(611a) Open Chemistry and Jupyter: Platform for Data Mining and Machine Learning | AIChE

(611a) Open Chemistry and Jupyter: Platform for Data Mining and Machine Learning


Open, interactive interfaces employing data-centric workflows have been developed, reusing best-of-breed open source software in order to deliver an integrated platform for knowledge discovery. The Jupyter project offers a powerful electronic notebook interface, with server-side software kernels executing Python code. The JupyterLab web frontend provides a web-based interface with interactive cells where code can be edited, and panels where data can be visualized in various ways. Coupling these interfaces with a powerful data server, capable of triggering simulations, analyses, and other workflows offers a powerful capability to seamlessly execute codes from a pre-configured environment, store data, and apply machine learning techniques. The use of software containers improves both modularity and reproducibility.

Extension of the Python software kernels and web interface with chemistry specific capabilities results in a powerful software for chemical data. The open source platform will be described, along with links to a number of community codes from the computational chemistry community, machine learning, and the emerging computational chemistry machine learning community. The project is being developed in the open, with robust interfaces that facilitate the addition of new techniques. The core of the platform is a chemically aware data server, coupled with job submission capabilities, and data analytics.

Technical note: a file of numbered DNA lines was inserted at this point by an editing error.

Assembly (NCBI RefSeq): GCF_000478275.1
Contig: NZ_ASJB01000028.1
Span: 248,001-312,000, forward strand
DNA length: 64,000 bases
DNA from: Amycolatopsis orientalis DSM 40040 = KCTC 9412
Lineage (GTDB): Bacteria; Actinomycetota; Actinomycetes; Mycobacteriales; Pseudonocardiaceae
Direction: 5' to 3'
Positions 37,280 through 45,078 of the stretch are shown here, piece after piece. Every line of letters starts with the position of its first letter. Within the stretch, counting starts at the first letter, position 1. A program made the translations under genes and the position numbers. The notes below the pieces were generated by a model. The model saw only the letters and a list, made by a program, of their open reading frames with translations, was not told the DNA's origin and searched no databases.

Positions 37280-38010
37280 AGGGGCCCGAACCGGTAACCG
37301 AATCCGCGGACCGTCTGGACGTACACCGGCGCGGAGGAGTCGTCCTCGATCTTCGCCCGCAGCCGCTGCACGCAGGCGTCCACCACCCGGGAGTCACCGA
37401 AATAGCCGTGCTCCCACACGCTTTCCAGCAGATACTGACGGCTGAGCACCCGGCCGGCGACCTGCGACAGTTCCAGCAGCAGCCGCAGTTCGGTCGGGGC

The use of industry standard web programming interfaces, data formats, and modern HTML5 web components will be described. The use of the next-generation JupyterLab interface, its extension, and the integration of batch scheduling, search, and analytics will be covered. All major components will work in any modern web browser, including 3D visualization, analysis, and code execution. The use of Python kernels offers an ideal environment for analysis, reusing the tools already available in that ecosystem including significant investments in data mining and machine learning tools. A companion HTML5 application offers a simpler view of results that can be shared more widely, with full access to data, and linkage to the notebooks producing the data.